Libya – Some new Geoeye (May) just south of Sert (Thanks Munden)
Saudi Arabia – Riyadh got some GeoEye (Thanks Munden)
Canary Islands – Grand Canaria – new high res (thanks Ben)
Faroe Islands – New high res terrain (thanks Frank)
Maldives – Kudahuvadhoo (thanks Alsay)
Ghana – Tumu (Thanks Trevor)
Philippines – El Nido (thanks Eugene)
Mexico – Acapulco (thanks Mcmaster_de)
Egypt – Alexandria (thanks Mcmaster_de)
First, I’m very pleased because Google has removed some of the bad coloration they introduced to the southwestern US imagery back in early June. Many people complained (see the comments) about the way the new colorization process actually destroyed color information and made places in the southwest (which are normally desert brown), have a green cast on them. Thank you Google for listening!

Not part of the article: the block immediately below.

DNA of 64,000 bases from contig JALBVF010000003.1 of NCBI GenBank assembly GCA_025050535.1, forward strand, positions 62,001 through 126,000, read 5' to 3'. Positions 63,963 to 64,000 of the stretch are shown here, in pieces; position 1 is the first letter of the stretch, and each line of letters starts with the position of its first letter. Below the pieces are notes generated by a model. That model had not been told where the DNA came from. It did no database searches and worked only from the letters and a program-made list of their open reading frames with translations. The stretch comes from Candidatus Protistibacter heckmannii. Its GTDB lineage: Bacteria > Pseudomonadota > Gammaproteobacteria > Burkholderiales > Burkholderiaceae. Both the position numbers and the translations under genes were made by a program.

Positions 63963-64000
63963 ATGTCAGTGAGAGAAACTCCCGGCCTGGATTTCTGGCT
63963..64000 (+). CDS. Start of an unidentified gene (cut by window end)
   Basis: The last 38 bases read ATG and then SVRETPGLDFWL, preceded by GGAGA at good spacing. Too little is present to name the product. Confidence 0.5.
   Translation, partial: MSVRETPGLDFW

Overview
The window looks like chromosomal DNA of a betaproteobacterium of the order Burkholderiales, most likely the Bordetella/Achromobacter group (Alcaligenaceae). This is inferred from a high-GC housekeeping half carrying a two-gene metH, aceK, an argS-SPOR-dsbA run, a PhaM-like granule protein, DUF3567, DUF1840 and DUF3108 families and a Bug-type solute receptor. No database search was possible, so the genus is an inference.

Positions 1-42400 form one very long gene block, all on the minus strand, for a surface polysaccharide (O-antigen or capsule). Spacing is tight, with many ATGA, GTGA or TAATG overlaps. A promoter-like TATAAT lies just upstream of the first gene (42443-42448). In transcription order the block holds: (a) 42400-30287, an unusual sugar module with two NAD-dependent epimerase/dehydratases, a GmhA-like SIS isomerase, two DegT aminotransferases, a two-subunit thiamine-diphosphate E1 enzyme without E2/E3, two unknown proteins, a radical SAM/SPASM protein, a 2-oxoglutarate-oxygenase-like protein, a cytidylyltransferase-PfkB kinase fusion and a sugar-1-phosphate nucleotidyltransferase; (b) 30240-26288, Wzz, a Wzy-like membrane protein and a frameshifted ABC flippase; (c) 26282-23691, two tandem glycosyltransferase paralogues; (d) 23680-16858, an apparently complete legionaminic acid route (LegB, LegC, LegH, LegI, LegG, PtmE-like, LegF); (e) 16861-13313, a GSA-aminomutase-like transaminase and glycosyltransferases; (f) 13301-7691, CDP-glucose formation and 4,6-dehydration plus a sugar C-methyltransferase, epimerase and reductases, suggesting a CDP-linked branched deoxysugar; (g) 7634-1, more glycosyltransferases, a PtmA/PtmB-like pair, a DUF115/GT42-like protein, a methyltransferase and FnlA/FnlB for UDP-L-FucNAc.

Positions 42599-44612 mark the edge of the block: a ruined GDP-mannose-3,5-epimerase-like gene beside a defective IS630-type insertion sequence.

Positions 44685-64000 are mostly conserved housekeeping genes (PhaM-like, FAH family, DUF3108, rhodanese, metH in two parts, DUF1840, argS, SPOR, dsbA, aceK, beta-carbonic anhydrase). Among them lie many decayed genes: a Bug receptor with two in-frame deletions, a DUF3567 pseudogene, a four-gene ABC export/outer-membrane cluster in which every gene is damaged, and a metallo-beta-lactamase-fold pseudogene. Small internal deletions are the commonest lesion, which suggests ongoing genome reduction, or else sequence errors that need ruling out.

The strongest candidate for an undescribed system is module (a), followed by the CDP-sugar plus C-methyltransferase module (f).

Second, Google has introduced a new “coastline-cutting” tool to make the edges of the imagery conform to the shape of the coastlines. This is a pretty significant move as it effects imagery all over the planet. And, I have mixed feelings about this decision. On the one hand, it does make the land verses sea/bathymetry distinction more clear and pleasing to the eye. I’m impressed with how accurately the “cutting” has been done (so far, I haven’t checked everywhere yet 🙂 ). The previous technique has always showed aerial or satellite imagery rectangles as a patchwork of irregular shapes along the coastlines. Which did in fact make it a bit harder to distinguish land from water.